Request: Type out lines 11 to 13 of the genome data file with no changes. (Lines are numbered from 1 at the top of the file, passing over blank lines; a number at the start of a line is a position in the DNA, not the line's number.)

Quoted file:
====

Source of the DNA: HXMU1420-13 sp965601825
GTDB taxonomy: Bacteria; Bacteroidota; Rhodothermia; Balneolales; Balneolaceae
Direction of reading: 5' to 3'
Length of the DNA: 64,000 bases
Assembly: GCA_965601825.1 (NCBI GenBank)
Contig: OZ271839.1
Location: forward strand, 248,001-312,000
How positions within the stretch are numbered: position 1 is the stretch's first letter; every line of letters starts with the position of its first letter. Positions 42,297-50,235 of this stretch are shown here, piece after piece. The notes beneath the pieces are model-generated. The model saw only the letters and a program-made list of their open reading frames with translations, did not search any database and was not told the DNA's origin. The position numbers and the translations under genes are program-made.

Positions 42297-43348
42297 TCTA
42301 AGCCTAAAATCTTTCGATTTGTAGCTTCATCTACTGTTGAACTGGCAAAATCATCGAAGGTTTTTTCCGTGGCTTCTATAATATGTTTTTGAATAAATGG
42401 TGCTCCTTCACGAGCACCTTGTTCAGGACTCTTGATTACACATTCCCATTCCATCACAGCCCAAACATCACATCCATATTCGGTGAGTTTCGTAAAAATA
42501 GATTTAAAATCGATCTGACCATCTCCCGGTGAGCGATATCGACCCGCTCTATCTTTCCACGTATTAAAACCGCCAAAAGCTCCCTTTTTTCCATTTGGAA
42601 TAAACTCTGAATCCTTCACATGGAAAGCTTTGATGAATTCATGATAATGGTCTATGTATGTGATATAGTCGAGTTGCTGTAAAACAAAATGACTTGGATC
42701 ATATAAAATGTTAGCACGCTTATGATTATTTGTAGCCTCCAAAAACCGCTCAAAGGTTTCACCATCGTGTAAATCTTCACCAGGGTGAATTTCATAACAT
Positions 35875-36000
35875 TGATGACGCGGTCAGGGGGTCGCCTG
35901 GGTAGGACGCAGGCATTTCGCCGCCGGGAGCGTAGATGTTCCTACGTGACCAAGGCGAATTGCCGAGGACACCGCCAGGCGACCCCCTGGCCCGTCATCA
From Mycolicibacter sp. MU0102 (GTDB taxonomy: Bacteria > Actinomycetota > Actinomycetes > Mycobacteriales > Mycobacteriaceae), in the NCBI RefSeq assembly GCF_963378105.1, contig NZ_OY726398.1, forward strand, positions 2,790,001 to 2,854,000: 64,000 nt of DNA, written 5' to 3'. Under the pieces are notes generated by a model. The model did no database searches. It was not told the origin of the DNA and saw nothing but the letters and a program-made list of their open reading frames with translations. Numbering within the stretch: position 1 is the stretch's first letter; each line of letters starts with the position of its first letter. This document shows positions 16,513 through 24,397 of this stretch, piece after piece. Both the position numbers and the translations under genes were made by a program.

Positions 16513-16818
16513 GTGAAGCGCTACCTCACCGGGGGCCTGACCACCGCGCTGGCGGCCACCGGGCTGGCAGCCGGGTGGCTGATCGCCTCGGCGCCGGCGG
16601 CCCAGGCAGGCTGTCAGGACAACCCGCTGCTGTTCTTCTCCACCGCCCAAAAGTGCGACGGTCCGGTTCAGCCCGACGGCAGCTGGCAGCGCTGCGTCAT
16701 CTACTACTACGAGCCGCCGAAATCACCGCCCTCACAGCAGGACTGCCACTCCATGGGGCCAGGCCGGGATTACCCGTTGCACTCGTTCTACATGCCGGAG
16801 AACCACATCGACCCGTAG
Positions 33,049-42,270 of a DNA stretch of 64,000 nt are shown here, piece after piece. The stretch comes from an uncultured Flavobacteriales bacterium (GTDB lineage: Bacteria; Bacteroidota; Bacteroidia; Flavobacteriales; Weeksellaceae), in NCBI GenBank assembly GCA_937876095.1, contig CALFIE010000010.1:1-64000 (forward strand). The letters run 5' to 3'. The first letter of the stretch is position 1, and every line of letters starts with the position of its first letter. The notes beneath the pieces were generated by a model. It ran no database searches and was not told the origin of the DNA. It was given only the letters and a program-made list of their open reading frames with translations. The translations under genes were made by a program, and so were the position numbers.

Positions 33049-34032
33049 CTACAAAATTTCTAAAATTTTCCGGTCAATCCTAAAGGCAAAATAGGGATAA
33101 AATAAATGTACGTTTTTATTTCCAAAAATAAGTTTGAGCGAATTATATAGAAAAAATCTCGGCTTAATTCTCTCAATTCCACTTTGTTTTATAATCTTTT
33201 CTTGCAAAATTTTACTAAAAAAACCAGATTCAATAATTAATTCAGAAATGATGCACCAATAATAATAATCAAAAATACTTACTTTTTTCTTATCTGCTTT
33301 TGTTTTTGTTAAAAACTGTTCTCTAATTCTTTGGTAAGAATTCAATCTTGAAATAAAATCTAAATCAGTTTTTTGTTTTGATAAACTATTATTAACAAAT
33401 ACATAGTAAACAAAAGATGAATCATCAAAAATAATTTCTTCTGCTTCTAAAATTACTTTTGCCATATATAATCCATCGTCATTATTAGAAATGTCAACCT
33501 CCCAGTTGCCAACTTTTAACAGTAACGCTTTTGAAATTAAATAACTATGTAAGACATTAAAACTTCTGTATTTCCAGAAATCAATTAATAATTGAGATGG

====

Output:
42301 AGCCTAAAATCTTTCGATTTGTAGCTTCATCTACTGTTGAACTGGCAAAATCATCGAAGGTTTTTTCCGTGGCTTCTATAATATGTTTTTGAATAAATGG
42401 TGCTCCTTCACGAGCACCTTGTTCAGGACTCTTGATTACACATTCCCATTCCATCACAGCCCAAACATCACATCCATATTCGGTGAGTTTCGTAAAAATA
42501 GATTTAAAATCGATCTGACCATCTCCCGGTGAGCGATATCGACCCGCTCTATCTTTCCACGTATTAAAACCGCCAAAAGCTCCCTTTTTTCCATTTGGAA